Inshore marine resource assessment


 Alternative 8 – Inshore Gulf of Maine Juvenile Cod HAPC

2013 Draft EIS EFH - Inshore juvenile Cod section 4pgs


Northwest Atlantic Marine Ecoregional Assessment

Land Cover and Wetlands of the Gulf of Maine Watershed 

Maine's Intertidal Habitats  A Planner's Handbook

Gulf of Maine habitat primer

Maine's Intertidal habitat 1985

Explanation of Maine Marine Geology

Definition of HAPCs

"So What? Habitat Areas of Particular Concern"

Regional  Fishery Council approaches  to HAPC identification

Opportunities and requirements for essential fish habitat and deep-sea coral protection

HAPC Cases

NMFS to Delaware

Penobscot Bay's, Maine's, shallow cod habitat getting new federal protection

Backstory:   HAPC IJAC
Habitat Area of Particular Concern for Inshore Juvenile  Atlantic Cod  (HIJAC) was first given approval in 1999 by the council.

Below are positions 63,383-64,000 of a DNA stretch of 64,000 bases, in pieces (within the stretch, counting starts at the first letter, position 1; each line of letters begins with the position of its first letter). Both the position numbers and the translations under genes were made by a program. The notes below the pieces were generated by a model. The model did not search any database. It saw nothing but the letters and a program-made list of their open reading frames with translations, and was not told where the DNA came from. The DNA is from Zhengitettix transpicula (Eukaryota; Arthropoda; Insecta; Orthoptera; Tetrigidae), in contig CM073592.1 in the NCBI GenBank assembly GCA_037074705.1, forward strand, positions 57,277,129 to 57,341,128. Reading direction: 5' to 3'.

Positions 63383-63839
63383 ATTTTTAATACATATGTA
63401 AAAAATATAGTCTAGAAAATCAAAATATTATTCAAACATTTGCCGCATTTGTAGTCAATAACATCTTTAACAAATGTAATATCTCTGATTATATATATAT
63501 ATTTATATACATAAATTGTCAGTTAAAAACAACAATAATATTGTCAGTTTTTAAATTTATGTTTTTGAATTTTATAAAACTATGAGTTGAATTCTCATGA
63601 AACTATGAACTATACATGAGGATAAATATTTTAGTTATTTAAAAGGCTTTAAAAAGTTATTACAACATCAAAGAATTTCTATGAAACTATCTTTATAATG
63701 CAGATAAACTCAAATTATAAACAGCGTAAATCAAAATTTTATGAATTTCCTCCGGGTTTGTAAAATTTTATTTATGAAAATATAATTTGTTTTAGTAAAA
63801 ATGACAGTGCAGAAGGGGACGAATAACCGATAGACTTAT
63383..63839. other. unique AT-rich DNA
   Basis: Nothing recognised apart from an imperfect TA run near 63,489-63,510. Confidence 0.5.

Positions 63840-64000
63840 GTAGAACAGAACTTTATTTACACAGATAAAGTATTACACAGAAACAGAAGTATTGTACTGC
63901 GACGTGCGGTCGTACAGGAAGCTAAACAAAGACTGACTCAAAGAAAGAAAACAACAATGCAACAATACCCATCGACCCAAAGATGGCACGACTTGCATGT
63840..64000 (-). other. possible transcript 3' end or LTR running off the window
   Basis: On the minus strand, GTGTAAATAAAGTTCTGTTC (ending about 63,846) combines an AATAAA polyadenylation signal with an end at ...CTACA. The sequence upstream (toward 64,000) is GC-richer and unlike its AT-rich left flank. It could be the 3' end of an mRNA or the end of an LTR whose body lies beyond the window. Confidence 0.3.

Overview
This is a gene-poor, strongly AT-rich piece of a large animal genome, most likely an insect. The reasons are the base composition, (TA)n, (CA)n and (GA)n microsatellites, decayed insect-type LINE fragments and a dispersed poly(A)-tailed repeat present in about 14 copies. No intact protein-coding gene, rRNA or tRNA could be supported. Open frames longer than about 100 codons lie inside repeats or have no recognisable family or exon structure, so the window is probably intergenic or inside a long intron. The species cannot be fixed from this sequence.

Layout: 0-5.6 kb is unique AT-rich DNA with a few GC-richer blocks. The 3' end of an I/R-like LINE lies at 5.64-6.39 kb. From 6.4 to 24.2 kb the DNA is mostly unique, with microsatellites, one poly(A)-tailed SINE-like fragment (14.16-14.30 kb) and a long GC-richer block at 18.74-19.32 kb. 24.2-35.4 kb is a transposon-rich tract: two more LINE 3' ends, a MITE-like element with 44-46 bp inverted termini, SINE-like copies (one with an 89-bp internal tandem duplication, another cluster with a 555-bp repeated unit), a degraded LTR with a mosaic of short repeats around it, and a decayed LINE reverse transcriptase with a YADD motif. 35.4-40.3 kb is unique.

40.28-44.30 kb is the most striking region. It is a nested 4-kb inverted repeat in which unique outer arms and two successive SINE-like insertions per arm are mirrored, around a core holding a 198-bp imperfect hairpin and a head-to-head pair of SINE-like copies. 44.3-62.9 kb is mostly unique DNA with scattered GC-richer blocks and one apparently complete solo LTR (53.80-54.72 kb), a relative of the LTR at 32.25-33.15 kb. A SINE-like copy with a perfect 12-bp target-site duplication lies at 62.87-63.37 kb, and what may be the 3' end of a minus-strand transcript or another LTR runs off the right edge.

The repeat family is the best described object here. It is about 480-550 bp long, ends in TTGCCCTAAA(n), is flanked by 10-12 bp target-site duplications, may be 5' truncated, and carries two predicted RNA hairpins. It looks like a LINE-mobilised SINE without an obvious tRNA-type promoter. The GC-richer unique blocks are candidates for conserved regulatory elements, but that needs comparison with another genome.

Ecology of young cod 

Age-O Cod   Movements and Diel Feeding

Shallow water depths (<5 m) and a strong attraction to features on most substratums, except sand, afford settled juveniles an environment conducive to growth and survival  The shallowness appears to ecologically segregate the 0-group cod from older age-groups at least during daylight;

 Age-0 cod maintain a strict diurnal foraging cycle, school (or shoal) feeding on zooplankton in a tide-related pattern during the day, and remain near protective bottom habitat which they readily seek when threatened. The mottled coloring of young juveniles effectively conceals them in a pebble-gravel environment